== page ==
To start with, all spells require a single standard action to start casting. Then, the spellcaster has to make a Fortitude save, based on the difficulty of the spell; this is called a Spell Drain Check, and reflects the struggle to pull the mana for the spell out of the caster's own spirit. To further reflect how much a spell saps the caster's strength, all spells have an automatic Drain value, which is an amount of non-lethal damage they take as a side-effect of casting the spell. If they're exhausted when they try to cast, then Drain becomes lethal damage instead.

And you got to pay attention to how well you do on your Spell Drain Check. If you pass the check by 10 points or more, you halve the Drain you suffer. If you fail the check, then you take double the Drain anyway and need to make a Control Check, but if you fail it by 10 points or more, you're also automatically Exhausted.

What's a Control Check? It's a check of (1d20 + character's total caster levels + character's relevant ability score modifier) against the spell's Spell Drain DC - 10. If you pass this check, the spell still goes off, it just took a lot more out of you than it should have. If you fail, then the spell flubs in some way; usually harmless or annoying, this could potentially be incredibly dangerous for high complexity spells, such as Dragon Slave or Giga Slave.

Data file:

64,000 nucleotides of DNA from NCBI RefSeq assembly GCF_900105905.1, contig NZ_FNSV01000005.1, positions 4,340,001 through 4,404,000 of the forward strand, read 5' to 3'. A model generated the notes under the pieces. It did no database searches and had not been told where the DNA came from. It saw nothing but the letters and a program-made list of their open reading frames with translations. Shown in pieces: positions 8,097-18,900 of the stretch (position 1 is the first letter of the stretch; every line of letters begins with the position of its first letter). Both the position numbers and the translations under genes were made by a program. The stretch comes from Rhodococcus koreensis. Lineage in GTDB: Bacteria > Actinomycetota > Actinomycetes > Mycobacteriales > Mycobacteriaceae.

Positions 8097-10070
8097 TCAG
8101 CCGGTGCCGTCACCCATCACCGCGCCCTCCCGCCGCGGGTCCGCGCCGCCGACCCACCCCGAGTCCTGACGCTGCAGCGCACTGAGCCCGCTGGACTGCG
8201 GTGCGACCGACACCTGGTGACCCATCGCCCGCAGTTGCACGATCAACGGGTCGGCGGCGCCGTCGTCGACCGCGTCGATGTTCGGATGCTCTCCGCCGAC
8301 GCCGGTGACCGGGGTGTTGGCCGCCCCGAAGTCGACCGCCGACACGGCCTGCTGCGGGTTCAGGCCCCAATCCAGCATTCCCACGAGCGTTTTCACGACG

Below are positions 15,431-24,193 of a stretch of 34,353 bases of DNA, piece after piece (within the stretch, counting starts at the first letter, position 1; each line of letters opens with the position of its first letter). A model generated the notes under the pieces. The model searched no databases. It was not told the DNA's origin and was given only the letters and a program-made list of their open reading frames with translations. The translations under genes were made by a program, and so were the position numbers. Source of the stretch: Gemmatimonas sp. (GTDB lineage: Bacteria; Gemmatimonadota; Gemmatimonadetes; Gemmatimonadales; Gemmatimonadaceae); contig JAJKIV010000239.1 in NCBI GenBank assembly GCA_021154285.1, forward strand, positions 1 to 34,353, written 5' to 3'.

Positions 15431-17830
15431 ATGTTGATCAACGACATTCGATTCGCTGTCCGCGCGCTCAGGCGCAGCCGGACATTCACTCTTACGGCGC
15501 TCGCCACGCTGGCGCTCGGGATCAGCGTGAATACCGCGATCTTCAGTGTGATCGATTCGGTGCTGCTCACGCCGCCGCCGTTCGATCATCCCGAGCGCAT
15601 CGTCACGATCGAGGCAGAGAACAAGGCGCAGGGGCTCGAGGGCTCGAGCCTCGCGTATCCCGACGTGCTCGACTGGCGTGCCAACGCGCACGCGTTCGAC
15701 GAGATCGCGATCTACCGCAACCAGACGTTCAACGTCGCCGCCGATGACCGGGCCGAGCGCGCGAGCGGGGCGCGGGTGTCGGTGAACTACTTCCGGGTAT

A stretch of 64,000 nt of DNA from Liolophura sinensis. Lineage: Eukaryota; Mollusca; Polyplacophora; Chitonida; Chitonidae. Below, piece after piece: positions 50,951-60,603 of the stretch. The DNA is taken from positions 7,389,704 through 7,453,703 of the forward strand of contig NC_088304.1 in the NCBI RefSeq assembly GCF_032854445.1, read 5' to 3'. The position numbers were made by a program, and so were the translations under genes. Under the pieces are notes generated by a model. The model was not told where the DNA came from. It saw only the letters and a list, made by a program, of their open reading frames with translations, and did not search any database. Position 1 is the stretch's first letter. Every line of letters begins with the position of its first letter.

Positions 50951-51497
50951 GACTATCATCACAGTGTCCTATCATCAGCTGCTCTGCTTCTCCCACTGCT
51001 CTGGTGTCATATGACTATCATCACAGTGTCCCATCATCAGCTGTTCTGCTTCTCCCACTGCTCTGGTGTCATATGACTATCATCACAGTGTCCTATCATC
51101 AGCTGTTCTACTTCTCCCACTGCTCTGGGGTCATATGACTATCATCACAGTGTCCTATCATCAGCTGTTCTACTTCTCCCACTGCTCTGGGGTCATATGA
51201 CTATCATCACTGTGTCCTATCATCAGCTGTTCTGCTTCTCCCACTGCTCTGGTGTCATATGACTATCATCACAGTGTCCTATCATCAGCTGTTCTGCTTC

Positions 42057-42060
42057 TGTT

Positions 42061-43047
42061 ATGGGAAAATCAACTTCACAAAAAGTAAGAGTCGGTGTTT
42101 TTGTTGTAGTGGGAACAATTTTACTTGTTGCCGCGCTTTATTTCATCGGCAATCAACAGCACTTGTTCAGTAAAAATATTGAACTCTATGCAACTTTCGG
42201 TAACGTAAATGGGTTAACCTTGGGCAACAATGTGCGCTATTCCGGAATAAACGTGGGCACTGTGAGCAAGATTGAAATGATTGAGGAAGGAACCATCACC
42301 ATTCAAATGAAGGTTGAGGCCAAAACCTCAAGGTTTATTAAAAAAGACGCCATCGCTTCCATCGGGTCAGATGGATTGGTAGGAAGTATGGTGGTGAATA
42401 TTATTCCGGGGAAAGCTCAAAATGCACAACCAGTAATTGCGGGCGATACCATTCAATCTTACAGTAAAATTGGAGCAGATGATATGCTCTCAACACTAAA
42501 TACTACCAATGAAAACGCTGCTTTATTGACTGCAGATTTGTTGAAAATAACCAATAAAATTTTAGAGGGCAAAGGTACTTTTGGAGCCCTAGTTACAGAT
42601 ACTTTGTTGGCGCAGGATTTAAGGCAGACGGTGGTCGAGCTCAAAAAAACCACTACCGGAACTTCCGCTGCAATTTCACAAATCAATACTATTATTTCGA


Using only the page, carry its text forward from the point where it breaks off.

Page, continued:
Pretty simple rules. But, there's a lot of little sub-rules that make things more complex.

For one thing, you can use the spell's name as part of casting. This alerts everyone within earshot of what you've actually cast, but gives you a +5 bonus to your Drain and Control Checks.

Secondly, you can use the spell's incantation. This changes the casting to a full-round action, but gives you a +5 bonus to Drain & Control (which stacks with naming the incantation) and boosts the save DCs of the spell by +2. You can actually use the incantation without naming the spell, in which case listeners must make a Spellcraft check to see if they identify it.

Thirdly, there's Lethal Drain - so long as you weren't exhausted to begin with, you can choose to take your Drain as lethal damage for +5 to the Drain & Control Checks. This stacks with all of the above.

Now, this is pretty flavorful, but since the Wizard class in Slayers D20 is still running off a D6 hit dice mechanic, it's inherently flawed; spells quickly become too taxing on hit points to be worth casting at all, which really messes up the paradigm.

Cooperative Casting[edit]

Spellcasters using the Slayers D20 system can work to combine their powers in multiple ways.

For starters, up to three casters can pool their efforts to cast the same spell; this functions as a designated "primary" spellcaster making their Drain & Control checks, but with a bonus to the check equal to the secondary caster's caster level and equal to 1/2 the tertiary caster's caster level. This increases the chance of the spell going off, and lightens the load; drain is shared out as equally as possible amongst the participating casters, with excess going to the primary caster - so, if three casters pull off a spell that inflicts 22 points of drain, then the primary takes 8 damage and the other two take 7 damage each.